Testing BigData projects

Writing tests that use a traditional database is hard. But writing tests in a project using Hadoop is really harder. Hadoop stacks are complex pieces of software and if you want to test your Hadoop projects, it may be a real nightmare:
– many components are involved, you are not just using HBase, but HBase, Zookeeper and a DFS.
– a lot of configuration is needed
– cleaning the data of the previous tests relies on many steps: truncate the HBase table, stop and delete the running Oozie workflows, clean HDFS…

We are not talking about unit testing, but only about integration and functional testing. Unit tests should never use external systems such as a webservice or a database. Moreover, the goal is not to verify that the Hive query has been correctly generated in respect of the SQL-2011 or the Oozie XML worlflow is valid against a XSD, but to ensure that this Hive query returns the correct results and our Oozie workflow has been accepted and is now running.

Take this example: a webapp using Knox as entrypoint for the Hadoop cluster, it puts a file in HDFS and add a row in HBase. 4 components are used: Zookeeper, HDFS, HBase and Knox. This post will expose and compare 4 solutions: a VM sandbox, via Docker, using an embedded stack and light external standalone.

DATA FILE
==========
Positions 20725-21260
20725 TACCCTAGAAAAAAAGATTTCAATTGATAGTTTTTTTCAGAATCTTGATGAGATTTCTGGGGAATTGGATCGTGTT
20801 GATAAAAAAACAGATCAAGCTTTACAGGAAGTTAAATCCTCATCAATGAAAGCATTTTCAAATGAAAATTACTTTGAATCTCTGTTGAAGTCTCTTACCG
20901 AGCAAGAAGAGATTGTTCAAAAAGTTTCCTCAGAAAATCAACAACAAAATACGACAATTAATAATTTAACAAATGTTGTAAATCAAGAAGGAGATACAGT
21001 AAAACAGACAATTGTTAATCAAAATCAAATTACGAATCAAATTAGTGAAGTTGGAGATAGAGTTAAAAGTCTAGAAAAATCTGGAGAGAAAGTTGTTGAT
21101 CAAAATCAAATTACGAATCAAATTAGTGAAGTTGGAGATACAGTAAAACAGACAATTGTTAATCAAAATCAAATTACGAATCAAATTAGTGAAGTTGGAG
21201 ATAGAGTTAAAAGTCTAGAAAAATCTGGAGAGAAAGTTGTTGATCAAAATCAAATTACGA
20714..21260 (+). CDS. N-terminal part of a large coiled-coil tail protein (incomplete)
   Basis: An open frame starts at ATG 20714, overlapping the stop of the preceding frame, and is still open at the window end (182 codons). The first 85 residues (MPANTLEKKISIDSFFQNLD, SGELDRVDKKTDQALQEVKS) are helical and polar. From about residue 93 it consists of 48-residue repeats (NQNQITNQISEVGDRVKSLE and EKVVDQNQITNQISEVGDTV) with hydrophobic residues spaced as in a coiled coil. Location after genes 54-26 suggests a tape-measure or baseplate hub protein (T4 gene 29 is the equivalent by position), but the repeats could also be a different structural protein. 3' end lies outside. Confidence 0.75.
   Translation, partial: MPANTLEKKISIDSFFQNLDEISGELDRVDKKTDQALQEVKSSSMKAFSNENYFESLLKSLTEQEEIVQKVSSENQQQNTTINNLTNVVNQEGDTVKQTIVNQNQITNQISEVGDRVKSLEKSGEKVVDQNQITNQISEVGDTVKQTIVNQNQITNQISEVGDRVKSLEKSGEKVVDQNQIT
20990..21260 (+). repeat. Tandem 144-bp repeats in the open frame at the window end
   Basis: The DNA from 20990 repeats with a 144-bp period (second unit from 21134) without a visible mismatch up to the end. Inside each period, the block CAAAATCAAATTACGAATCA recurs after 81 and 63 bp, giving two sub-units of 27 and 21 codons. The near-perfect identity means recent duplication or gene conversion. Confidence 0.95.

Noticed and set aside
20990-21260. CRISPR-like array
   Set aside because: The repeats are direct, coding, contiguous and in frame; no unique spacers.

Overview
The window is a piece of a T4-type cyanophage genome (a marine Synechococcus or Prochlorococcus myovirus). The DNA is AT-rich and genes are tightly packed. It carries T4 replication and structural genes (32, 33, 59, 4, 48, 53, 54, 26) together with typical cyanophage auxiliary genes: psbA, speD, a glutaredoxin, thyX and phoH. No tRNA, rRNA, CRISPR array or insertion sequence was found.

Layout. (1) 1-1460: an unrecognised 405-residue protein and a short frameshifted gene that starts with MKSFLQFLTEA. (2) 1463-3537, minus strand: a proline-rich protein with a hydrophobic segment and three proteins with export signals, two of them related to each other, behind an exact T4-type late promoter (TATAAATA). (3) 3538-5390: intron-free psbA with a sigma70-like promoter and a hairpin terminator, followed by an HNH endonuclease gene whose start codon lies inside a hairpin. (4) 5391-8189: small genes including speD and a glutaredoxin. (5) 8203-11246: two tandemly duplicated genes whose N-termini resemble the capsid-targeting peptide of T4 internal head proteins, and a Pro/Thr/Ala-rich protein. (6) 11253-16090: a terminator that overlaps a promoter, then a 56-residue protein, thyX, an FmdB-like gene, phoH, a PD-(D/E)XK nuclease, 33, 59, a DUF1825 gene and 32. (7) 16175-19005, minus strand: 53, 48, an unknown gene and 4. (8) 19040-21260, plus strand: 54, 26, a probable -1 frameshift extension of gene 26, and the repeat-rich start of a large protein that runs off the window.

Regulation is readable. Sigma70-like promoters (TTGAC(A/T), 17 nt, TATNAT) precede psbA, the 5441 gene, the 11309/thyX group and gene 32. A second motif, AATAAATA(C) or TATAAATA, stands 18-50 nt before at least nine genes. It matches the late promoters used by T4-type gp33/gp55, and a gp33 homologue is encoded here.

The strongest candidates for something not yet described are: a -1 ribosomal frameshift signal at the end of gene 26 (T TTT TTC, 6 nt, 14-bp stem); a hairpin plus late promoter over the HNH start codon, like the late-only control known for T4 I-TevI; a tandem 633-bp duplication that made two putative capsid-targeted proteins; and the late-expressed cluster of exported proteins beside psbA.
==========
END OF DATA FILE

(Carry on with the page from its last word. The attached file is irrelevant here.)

VM Sandbox

Most of the major Hadoop vendors provide a all-in-one virtual machine with their products installed:
Hortonworks Sandbox
Cloudera Quickstart
MapR Sandbox
– …

Pros:
– This is actually the most complete mode: all the components are installed in the same way (or very close to) as your real Hadoop cluster. You have access to the administration panel (Cloudera Manager/Ambari for Hortonworks…), so if your application calls the REST API of your administration panel (in order to retrieve the configuration or whatever), this is the only mode offering you this possibility.
Cons:
– Unless you have a laptop with a Xeon/Core i7 HQ and 32GB of RAM, this mode can be veeeeery slow
– The cleaning phase between your tests may be complicated, you can not just press a red button in order to reset your VM

Docker